Marko Palmén: Yeah, we actually got our old guitarist Vesa to do a guitar solo for the track “Survival of the Sickest”. Turned out great and we were really pleased to have him on board for the new Evocation album. He helped us out on some occasions with the production as well. I think Vesa felt it was quite an honor to be a guest and help us out on the album. He has been very supportive all along the way and want’s nothing but the best for Evocation. Besides Per and Vesa there are no other guests on the album.

Illusions of Grandeur was well received. What did you want to do on The Shadow Archetype that you felt you couldn’t do on the previous album?
Marko Palmén: We just dropped all restraints on this album. Pretty much all the ideas that came up were tried out and put to test. A lot of ideas were dropped and some got through. The only words that come to mind when I think about what we wanted to achieve with the album is brutality and melancholy. We just wanted to make a really dark and sinister album this time and I think we managed to achieve something to be immensely proud of.

How is this album different from your previous albums?
Marko Palmén: This album is definitely different from the previous albums and it’s quite natural as well since we lost both Janne and Vesa who were parts of the song writing process in Evocation before. Some friends of the band have said that the new album sounds different but still has the sound of Evocation. In my opinion the new album is a step towards the roots of the band although it also has a footing in the future. I think the sound of the new album reflects the dynamic of me and Simon who wrote the music for the album. I’m more of an old school death metal kind of guy and Simon comes from the younger generation of death metal freaks who enjoys technicality and brutality. Somehow we just merged those two sides of death metal into the creation that will be known as The Shadow Archetype. Evocation has always tried to make something new with the albums and for us it comes quite natural as well. I mean if you want do the same album over and over again, then why do a new album at all?

What were the songwriting sessions like?
Marko Palmén: As I have said to the other guys in the band the songwriting sessions for The Shadow Archetype were the easiest so far compared with all the previous albums we have done. I and Simon who wrote the music for the album are relatives and somehow it was as if our genome matched perfectly. We had the same thoughts on how the album should be and how the riffs should sound. Pretty much everything with the songwriting process went really smooth although we were a bit tired of the tracks in the end. But hey, who wouldn’t be tired of the tracks when you have worked on them for almost two years…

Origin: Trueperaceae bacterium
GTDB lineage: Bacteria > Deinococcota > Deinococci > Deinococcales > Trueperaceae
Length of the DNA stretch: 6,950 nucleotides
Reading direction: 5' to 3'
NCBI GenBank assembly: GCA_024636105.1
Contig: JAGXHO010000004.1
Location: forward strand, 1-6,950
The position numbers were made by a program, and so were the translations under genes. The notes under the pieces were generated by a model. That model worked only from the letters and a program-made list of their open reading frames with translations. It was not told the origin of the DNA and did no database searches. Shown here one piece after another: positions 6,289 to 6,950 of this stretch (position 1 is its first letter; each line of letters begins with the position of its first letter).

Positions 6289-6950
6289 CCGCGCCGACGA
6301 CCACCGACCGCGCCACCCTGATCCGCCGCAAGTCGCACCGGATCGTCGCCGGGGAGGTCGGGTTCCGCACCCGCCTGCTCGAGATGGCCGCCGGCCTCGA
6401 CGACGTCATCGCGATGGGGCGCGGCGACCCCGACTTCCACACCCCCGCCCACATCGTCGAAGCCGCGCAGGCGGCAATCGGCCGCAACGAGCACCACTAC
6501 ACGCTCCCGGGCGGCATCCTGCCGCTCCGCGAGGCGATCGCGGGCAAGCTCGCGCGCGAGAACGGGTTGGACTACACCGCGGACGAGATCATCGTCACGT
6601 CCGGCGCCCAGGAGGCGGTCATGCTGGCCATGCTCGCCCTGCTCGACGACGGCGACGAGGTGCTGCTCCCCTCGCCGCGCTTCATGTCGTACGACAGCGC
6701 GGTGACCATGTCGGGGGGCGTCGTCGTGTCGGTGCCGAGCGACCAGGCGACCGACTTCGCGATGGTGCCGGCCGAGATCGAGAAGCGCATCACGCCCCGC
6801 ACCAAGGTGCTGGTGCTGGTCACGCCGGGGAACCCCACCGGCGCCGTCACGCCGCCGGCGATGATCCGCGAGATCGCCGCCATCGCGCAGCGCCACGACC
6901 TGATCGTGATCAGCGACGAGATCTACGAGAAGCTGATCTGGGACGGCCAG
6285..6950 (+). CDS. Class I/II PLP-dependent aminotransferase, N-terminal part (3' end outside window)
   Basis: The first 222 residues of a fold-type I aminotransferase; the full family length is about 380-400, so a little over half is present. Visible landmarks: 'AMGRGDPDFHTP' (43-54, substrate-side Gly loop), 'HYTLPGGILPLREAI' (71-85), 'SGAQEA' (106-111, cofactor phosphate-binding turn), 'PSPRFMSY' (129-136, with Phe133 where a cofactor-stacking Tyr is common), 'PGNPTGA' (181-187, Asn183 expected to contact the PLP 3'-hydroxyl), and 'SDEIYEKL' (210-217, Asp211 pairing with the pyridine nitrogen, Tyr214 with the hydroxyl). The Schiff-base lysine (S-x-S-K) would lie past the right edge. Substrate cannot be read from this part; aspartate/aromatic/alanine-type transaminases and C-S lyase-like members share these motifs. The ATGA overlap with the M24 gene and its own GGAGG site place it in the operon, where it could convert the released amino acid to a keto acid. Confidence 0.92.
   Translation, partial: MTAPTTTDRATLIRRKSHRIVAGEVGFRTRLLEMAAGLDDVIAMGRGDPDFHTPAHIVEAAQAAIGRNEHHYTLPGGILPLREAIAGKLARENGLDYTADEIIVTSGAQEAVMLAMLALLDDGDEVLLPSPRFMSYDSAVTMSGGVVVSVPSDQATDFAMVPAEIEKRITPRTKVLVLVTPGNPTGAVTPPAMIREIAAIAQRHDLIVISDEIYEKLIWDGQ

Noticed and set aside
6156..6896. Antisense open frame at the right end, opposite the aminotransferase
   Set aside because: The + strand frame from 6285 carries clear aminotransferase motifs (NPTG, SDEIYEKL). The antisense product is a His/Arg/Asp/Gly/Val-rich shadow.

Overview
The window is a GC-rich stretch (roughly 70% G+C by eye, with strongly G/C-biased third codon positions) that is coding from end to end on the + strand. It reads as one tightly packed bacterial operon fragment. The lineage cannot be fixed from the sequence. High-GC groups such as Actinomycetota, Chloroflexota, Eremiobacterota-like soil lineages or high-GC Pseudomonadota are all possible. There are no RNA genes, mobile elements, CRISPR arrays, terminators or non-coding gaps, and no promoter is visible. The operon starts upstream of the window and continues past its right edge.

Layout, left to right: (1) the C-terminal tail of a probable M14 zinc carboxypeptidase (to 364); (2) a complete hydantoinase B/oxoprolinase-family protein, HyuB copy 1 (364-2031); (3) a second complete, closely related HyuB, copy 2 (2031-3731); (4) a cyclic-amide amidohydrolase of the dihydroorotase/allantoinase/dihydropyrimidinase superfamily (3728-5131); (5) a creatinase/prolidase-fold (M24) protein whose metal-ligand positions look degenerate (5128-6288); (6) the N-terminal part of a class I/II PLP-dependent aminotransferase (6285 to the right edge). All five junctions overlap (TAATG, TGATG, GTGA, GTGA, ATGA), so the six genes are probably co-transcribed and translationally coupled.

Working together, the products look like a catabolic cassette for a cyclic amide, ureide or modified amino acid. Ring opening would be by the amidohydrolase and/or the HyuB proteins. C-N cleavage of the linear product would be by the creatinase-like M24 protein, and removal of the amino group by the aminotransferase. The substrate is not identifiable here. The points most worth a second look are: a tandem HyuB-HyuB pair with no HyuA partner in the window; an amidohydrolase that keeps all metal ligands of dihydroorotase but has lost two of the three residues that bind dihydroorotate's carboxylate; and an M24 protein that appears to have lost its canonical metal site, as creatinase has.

Where did you record The Shadow Archetype? It’s probably the best sounding Evocation album to date.
Marko Palmén: We recorded The Shadow Archetype at 3 different studios. Recording of backing vocals, mixing and mastering were made at Dugout Productions. Daniel Bergstrand handled the recording of backing vocals and mixing. George Nerantzis handled the mastering. Drums were recorded at Crehate Studios together with studio engineer Oscar Nilsson (drummer in Engel). Guitars, bass and lead vocals were recorded by ourselves at Evocation Productions. We started recording the drums in late June 2015 and did the last recordings with vocals in June 2016. So we spent roughly a year in the studio with The Shadow Archetype. The most part of the album was recorded at Evocation Productions in Borås, our hometown. When you record in your own studio you always end up being more meticulous since you have unlimited amount of time. I think that was one of the reasons why the recordings took so long time. Another reason is also the fact that we don’t have Evocation as our daytime job which means we can’t spend 40 hours a week in the studio. We have to spread the sessions in the studio over a longer period of time in order to be able to handle daytime jobs etc. The sessions were great but we sure spent blood, sweat and tears into this album and I think people will hear the effort we have made… Daniel Bergstrand was an amazing experience to work with. I love the productions he has done with bands such as Behemoth, Meshuggah, etc. He is an old friend of our bass player Gustaf Jorde. Daniel had a great vision of how the sound was going to be and we have only appraisal and gratitude for how the result became. In my opinion the production is our strongest so far. It has all the elements I want in a production; raw brutality but still with a distinctive punch!